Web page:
Daughters' eating disorders are often ignored

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Daughters' eating disorders are often ignored by parents

Scientists from the University of Dresden recently presented their frightening interim balance of a study on eating disorders: Many parents do not take their daughters' eating disorders seriously and even knowingly ignore them. About half of the parents of girls who were diagnosed with an eating disorder even refused a diagnostic interview offered to them by Dresden psychologists.

Parents sometimes react negatively to offers from psychologists For the study, which is to develop a family-based preventive program against anorexia, 6,000 questionnaires were sent to over 40 schools in Dresden. The target group was children in puberty between the ages of 11 and 17 and their parents. The questionnaire was designed to determine if there was a risk of an eating disorder. If this is the case, the children and parents are offered the opportunity to have a detailed discussion with experts. If the suspicion of an increased risk of eating disorders is confirmed, parents can take part in an internet-based preventive program.

It is unfortunate that only around 25 percent of the questionnaires were returned and filled out. Psychologists found that there was an increased risk of eating disorders and underweight in almost 150 girls and invited those affected and their parents to an interview. However, 50 percent of the parents did not accept the invitation, some with very harsh reactions: "I don't have time for that shit."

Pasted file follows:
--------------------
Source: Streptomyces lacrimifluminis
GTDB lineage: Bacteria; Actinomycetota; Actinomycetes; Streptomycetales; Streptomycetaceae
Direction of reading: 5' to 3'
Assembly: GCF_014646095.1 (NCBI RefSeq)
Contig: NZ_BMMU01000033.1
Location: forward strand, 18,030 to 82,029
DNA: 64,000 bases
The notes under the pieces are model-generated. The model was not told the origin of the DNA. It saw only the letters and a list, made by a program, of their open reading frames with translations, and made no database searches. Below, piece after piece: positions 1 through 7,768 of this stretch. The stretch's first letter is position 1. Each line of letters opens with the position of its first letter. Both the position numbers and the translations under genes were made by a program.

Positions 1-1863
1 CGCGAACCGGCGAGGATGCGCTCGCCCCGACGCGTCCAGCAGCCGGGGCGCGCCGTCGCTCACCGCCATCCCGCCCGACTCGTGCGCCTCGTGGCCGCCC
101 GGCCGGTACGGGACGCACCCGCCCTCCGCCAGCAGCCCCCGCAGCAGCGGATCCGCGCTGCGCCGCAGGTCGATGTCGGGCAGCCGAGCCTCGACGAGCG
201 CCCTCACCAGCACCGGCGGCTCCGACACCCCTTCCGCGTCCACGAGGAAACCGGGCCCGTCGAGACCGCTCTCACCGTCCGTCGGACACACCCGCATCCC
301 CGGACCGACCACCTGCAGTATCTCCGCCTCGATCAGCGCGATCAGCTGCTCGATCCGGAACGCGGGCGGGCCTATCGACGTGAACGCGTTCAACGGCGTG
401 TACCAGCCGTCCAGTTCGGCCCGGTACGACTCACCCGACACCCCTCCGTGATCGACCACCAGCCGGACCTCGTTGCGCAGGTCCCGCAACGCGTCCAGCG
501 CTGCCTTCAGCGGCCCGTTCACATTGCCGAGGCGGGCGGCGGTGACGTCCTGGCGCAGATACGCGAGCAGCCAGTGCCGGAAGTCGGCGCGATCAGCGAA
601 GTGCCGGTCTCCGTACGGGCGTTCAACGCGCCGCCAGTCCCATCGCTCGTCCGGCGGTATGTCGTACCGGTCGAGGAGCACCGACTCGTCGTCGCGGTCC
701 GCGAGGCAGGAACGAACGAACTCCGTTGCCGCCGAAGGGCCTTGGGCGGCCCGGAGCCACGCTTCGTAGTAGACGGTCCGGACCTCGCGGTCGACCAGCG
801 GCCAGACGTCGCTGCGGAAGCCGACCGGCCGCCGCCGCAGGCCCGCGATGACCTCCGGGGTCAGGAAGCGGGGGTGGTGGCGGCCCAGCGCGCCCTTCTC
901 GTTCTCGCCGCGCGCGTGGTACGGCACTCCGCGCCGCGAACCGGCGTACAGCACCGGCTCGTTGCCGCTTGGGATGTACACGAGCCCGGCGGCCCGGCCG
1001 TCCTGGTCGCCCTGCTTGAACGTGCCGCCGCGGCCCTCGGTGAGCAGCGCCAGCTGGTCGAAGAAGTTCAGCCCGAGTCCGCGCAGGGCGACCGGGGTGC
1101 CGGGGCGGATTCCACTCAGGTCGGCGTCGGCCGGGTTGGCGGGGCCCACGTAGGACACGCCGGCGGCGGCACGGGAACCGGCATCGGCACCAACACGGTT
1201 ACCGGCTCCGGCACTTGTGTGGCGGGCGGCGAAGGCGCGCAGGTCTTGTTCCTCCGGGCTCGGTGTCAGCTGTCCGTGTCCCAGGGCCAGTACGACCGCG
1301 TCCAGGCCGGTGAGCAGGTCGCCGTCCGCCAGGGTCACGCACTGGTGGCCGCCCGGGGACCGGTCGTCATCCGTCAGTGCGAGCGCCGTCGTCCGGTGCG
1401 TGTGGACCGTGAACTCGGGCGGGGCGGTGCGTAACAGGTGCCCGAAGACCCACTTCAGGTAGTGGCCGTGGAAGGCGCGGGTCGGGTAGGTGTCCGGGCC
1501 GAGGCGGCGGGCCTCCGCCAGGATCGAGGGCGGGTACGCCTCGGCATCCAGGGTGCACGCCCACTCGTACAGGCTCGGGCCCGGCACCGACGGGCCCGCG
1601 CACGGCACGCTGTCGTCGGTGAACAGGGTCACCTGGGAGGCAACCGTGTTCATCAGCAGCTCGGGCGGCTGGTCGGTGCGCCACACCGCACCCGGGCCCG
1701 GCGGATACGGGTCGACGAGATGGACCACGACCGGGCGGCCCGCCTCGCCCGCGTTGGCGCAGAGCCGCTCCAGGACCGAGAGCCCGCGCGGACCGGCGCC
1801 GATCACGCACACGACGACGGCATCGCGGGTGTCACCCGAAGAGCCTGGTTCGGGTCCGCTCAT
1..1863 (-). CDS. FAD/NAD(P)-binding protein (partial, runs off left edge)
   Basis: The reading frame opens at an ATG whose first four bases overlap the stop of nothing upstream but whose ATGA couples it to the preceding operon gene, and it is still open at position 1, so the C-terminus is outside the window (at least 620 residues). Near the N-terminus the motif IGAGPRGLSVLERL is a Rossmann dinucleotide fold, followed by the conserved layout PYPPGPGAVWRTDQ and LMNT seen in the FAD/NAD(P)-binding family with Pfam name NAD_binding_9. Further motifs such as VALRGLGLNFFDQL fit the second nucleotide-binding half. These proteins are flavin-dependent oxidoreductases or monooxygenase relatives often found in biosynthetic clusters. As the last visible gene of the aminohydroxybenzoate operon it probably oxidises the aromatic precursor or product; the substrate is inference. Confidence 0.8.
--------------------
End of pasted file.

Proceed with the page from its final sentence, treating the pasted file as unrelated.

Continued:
More and more children and adolescents get eating disorders Prof. Dr. Tilman Fürniss and Dr. Annabel Köchling from the Clinic for Child and Adolescent Psychiatry at the University Medical Center in Münster reports that about one in five adolescents between the ages of 11 and 17 are suspected of having an eating disorder. Clinic director Fürnis explains that even new years suffer from eating disorders today, while a few decades ago mainly adolescents between 14 and 16 were affected. In the meantime, about one in three girls and one in seven boys between the ages of 11 and 17 have reasonable grounds to suspect a pathological eating disorder.

The clinic director points out in this context that eating disorders should be taken seriously. Anorexia, for example, not only leads to extreme weight loss but also to a reduction in brain mass. "It shrinks by 20 to 30 percent and completely ceases to function in some areas," explains the expert. There are also serious effects on the cardiovascular system. (ag)

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Image: S. Hofschlaeger / pixelio.de

Author and source information

Video: Eating disorders through developmental, not mental, lens. Richard Kreipe. TEDxBinghamtonUniversity

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